North and South Carolina switched roles during the men’s basketball tournament this year: South Carolina is hosting the event for the first time in 15 years while North Carolina is under NCAA sanction because of its controversial bathroom law. (Chuck Burton/AP)

They loaded the RV with beer and dips, hitting the road early Thursday. This had become an annual tradition: a group of friends gathering in some North Carolina city to cheer on the Tar Heels. One friend was in charge of drinks, another responsible for snacks. Preston Swiney, 64, supplied the RV and did the driving — Laurinburg, N.C., to wherever North Carolina was playing.

This year’s trip was different, though, and on the way here they talked about it: In September, the NCAA stripped Swiney’s home state of all postseason events in response to North Carolina’s Public Facilities Privacy & Security Act, a.k.a. House Bill 2 — which prohibits transgender people from using public restrooms for the gender with which they identify — and removed the men’s college basketball tournament regional from Greensboro and out of the state entirely.

The Tar Heels, the South Region’s No. 1 seed, and rival Duke, the No. 2 seed in the East Region, would have to travel upward of four hours on the road. “I’m very sad, very disappointed about the whole thing, [in] what apparently is something that’s really, really hard to change,” North Carolina Coach Roy Williams said Thursday during a news conference in Greenville.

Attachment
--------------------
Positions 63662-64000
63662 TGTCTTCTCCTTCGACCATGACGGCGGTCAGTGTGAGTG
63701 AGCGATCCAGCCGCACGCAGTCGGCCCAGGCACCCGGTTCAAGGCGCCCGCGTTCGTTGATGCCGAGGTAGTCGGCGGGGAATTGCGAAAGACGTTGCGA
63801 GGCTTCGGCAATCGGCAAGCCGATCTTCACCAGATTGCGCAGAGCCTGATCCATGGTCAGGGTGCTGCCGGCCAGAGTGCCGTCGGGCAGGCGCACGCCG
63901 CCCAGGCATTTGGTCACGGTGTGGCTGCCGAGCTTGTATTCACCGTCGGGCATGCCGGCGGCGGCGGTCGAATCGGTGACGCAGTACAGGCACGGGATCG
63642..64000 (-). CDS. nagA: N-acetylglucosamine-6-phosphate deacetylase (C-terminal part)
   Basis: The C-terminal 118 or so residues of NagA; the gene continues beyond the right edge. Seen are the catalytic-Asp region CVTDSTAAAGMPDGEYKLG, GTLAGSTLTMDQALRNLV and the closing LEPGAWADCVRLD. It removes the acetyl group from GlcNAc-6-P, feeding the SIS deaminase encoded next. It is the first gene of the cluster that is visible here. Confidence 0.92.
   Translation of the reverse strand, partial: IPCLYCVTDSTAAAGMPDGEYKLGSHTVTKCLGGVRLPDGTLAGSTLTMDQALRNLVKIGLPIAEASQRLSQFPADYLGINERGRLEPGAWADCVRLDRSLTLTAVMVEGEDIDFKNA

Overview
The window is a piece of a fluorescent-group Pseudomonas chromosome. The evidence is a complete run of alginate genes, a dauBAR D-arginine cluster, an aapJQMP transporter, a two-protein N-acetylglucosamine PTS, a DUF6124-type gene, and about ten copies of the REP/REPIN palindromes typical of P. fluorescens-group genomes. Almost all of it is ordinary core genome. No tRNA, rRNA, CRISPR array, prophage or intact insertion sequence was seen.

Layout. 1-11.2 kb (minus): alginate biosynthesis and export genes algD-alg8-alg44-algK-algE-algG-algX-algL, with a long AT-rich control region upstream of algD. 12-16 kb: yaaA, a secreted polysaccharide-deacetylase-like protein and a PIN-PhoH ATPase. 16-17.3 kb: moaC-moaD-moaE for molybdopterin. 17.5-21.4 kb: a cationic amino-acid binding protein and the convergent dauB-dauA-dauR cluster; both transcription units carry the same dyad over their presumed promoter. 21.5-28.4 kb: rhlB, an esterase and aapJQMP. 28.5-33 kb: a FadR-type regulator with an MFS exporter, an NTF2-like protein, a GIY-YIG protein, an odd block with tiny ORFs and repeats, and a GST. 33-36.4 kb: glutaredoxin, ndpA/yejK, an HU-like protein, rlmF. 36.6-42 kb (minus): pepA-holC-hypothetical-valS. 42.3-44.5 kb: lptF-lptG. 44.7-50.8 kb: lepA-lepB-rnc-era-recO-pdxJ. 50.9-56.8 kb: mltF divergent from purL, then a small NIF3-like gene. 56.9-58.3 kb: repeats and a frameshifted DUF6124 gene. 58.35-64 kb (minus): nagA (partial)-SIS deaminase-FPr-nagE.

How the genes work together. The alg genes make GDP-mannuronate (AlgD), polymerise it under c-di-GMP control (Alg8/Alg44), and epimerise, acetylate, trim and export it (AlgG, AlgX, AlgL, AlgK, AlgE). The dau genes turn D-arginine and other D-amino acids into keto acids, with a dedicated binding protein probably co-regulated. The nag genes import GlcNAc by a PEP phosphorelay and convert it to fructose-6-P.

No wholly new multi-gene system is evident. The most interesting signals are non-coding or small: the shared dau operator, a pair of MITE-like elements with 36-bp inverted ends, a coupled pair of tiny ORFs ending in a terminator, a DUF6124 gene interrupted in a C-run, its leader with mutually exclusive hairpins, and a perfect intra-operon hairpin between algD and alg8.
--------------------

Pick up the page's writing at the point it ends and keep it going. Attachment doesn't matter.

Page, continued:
Swiney would hit the road, too, driving his party to South Carolina, of all places, where less than two years ago the NCAA ended a similar postseason ban following the removal of the Confederate battle flag from the State House grounds after a racially motivated mass shooting in a Charleston church that left nine African Americans dead.

Suddenly South Carolina, a state with so much complexity and charm, had become the more progressive Carolina; now North Carolinians were the ones digging in their heels — and, in some cases, feeling left out.

South Carolina’s decision in 2015 to remove the Confederate flag from the state Capitol grounds followed the racially motivated mass shooting in Charleston. (John Bazemore/AP)

“It has really made North Carolina look bad,” said Swiney, and he knows the swapping of sports hosting privileges has done little to silence the political debates in either state.